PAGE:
Schucking, Speakeasies, First and Frisky

WP_20140918_005 (1)“Shuck Yourself” proclaims the shirt worn by our host, Ian.

Hidden on Bootleg Alley in Greenport, an address also known as 37 Front Street, is a small business located in what used to be the wheelhouse of an old whaling ship.  I welcome you to share my fantasy that the ship is buried just beneath it, because isn’t that more romantic?  Inside this ship/shack is the home of Little Creek Oysters, known also as North Fork Oysters.  Oysters are either fresh farmed or dive-caught.  They have local beer and wine, and are happy to give you instruction on opening your oysters.  The gear consists of a shucking knife, safety gloves, paper towels, and a mélange of local hot sauces and horseradish.  They even have “training wheels”, a wooden device that holds the shell still as you work your knife.  After the first two, it was clear that training wheels were no longer necessary.  We debated with Ian the merits of draining your oyster versus keeping the brine in the shell – he prefers the salty brine to play off the sweet oyster inside.  We asked him about the impact of farming oysters.  Obviously farmed fish have a well-deserved stigma, what about farmed oysters?  Ian explained that it’s less farming than it is managing.  The oysters are kept in the bay in what amounts to a man-made floating reef designed to protect them from predation.  They receive all their food and nutrients from the water, nothing is added, just like with traditional oysters.  They are removed from the water every few months and tumbled – this mimics the natural tidal forces and causes the oysters to repair their shells resulting in stronger shells (making them easier to open) and more interior space for the oyster to hang out.  Our bays are nearly devoid of the shell fragments and stones that would normally do the abrading as the tides came in and out due to the old ways of raking for oysters.  This results in the dive-caught shells having a thinner profile with more decorative ridges, because the oysters can make them pretty rather than repairing them.  It was an interesting conversation, and one that showed us that we can produce food from our local waters in an environmentally friendly and sustainable way. Sitting outside on a fall night, shucking oysters, drinking local beer and wine, fifteen feet from the bay, was an amazing experience.  When you add our fantasy that the old whaling boat was underfoot, silted over, well, we’d never shucked before, but you better believe we will be back again!WP_20140918_19_47_56_Pro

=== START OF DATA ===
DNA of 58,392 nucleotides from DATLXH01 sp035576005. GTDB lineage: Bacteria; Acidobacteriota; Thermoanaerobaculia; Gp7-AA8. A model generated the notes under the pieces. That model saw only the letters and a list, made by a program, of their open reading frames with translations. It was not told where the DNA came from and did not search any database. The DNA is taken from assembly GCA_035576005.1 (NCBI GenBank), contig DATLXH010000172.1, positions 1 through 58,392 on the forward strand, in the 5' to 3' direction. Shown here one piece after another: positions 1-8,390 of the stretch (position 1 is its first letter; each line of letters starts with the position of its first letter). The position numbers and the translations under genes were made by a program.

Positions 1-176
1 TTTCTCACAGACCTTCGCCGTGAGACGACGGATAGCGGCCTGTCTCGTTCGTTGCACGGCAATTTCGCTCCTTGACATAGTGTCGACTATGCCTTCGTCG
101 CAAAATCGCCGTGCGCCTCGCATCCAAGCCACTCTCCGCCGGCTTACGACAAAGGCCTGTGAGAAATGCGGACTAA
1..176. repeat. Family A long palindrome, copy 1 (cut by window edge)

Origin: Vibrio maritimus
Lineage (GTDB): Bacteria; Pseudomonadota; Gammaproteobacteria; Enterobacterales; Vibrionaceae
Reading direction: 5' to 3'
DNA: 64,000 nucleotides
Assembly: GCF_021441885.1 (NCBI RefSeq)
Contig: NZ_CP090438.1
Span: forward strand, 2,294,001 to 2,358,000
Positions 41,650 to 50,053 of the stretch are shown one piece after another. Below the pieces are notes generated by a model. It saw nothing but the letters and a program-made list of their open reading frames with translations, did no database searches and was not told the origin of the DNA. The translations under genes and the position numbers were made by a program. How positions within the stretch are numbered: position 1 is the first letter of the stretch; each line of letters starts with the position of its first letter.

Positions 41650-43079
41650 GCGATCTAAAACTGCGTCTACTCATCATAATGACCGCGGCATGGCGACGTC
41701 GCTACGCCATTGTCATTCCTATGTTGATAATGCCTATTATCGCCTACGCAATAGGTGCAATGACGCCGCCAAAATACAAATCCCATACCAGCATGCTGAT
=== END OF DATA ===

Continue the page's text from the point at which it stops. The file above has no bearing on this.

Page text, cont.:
Popping over to Brix and Rye was like a trip in a time machine.

The Main Street entrance to this speak-easy styled bar leads to a small room and a set of stairs to the basement.  There is no sign besides the etched glass on the door, you just have to know it’s here!  Follow the stairs down to the bar.  It’s actually below a pizzeria, so in addition to prohibition styling, one can order food from the future (I said it was like a trip in a time machine), to be brought down piping hot.  Where else can you have pizza delivered to a bar without eliciting stares or Spicoli references?  A few cocktails and a medium pie later. . . .

Did I mention that Aldos makes a wicked good affogato?

Italian for drowned, an affogato is made for those people who want an espresso with their ice cream, literally – a scoop of gelato swims in a shot of espresso.  In our opinion, it’s the perfect way to combine coffee and dessert: hot and cold, bitter and sweet, just plain yummy.  Aldos roasts their own coffee, making it a traditional coffee house that doesn’t have free-WiFi….

First_and_South-20140811-71-2Because we didn’t have enough of Greenport, we returned for the Maritime Festival and street fair.  The normally bucolic, small town Greenport was transformed into a wonderfully chaotic mass of sidewalk foods, vendors, beer and wine tastings, and music.  After wandering the streets, a stop at First and South was in order to enjoy their made to order “street foods”: pretzels, hot dogs and hamburgers, sausages, sides, and wide selection of beer.  They’re always a good stop, and we appreciated being able to utilize their outdoor seating to have a civilized meal amidst the excitement.

Blue Canoe is a bar and restaurant with outdoor seating that overlooks the bay.  We stopped here for a glass of wine to enjoy the salt air breeze while we waited for our dinner reservation.  While the weather is nice through the autumn months North-Forks intends on exploring this restaurant again.  The atmosphere is casual, as can be expected by the location – it certainly has a vacation getaway feel – and the menu varies from oysters and sushi to pasta and burgers.

After walking that off, North-Forks had dinner at the Frisky Oyster.  “Frisky” to those in the know is a fantastic restaurant and bar.  The menu is varied and the food is excellent.  Our waitress made Friskycertain that we were never lacking, their bottles of in-house filtered sparkling water were quickly replenished before we could empty them.  If you haven’t been to Frisky, it’s absolutely a place to try.  Greenport has so many truly exemplary restaurants that it’s impossible to make a recommendation of one over the other, but you can come here with the certainty that you will have a great meal.

Greenport is one of those places that is more than the sum of it’s parts.  Amazing restaurants, fantastic shopping, scenery, water, the carousel, live performances, ice skating in the winter….  It’s only one town on the North Fork, but if you’re concerned about having enough to do when you come out, make Greenport a destination and you won’t be disappointed.



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